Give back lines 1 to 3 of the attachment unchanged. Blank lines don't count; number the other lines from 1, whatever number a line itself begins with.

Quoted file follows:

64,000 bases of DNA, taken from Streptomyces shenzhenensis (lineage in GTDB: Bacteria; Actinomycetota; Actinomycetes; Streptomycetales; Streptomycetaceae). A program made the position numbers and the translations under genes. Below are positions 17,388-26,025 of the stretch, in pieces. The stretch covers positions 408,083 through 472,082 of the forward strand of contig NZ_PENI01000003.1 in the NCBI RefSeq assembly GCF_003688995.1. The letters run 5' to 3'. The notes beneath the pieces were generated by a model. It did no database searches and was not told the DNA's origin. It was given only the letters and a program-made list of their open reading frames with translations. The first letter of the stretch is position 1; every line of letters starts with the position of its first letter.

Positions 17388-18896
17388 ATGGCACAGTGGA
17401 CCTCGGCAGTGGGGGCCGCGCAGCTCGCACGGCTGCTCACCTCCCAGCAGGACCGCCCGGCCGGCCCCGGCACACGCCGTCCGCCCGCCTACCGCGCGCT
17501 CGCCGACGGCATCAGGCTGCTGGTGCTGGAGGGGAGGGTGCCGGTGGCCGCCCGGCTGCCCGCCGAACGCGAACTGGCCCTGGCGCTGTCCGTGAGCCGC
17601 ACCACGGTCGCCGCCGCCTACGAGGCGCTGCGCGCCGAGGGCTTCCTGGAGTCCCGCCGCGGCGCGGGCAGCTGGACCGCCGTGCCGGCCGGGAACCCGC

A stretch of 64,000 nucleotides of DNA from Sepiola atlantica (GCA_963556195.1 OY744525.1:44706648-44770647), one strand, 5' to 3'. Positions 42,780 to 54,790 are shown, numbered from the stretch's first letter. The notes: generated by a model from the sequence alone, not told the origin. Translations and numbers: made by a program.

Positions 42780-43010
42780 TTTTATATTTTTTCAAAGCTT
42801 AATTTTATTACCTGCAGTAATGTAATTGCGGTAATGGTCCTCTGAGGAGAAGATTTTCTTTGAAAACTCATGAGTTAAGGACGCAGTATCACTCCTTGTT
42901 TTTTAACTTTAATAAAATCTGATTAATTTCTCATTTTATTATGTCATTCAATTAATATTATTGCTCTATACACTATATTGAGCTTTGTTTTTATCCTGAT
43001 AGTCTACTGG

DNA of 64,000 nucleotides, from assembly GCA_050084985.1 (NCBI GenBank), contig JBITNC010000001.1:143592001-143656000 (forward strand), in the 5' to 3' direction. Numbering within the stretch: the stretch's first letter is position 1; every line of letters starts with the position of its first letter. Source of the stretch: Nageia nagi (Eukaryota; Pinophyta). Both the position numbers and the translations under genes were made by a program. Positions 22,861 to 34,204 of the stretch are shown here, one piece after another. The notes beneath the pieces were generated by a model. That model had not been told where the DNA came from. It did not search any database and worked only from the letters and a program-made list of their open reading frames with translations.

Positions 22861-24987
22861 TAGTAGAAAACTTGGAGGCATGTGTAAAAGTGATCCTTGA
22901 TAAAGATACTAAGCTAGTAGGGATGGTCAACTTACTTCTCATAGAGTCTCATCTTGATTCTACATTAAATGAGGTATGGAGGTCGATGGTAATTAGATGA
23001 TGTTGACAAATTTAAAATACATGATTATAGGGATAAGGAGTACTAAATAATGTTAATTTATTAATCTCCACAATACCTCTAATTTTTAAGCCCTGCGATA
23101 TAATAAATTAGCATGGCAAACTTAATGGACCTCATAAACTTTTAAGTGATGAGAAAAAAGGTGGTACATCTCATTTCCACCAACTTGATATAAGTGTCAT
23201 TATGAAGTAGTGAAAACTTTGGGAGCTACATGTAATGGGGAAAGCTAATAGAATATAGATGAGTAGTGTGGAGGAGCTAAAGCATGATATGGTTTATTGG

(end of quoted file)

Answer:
64,000 bases of DNA, taken from Streptomyces shenzhenensis (lineage in GTDB: Bacteria; Actinomycetota; Actinomycetes; Streptomycetales; Streptomycetaceae). A program made the position numbers and the translations under genes. Below are positions 17,388-26,025 of the stretch, in pieces. The stretch covers positions 408,083 through 472,082 of the forward strand of contig NZ_PENI01000003.1 in the NCBI RefSeq assembly GCF_003688995.1. The letters run 5' to 3'. The notes beneath the pieces were generated by a model. It did no database searches and was not told the DNA's origin. It was given only the letters and a program-made list of their open reading frames with translations. The first letter of the stretch is position 1; every line of letters starts with the position of its first letter.

Positions 17388-18896
17388 ATGGCACAGTGGA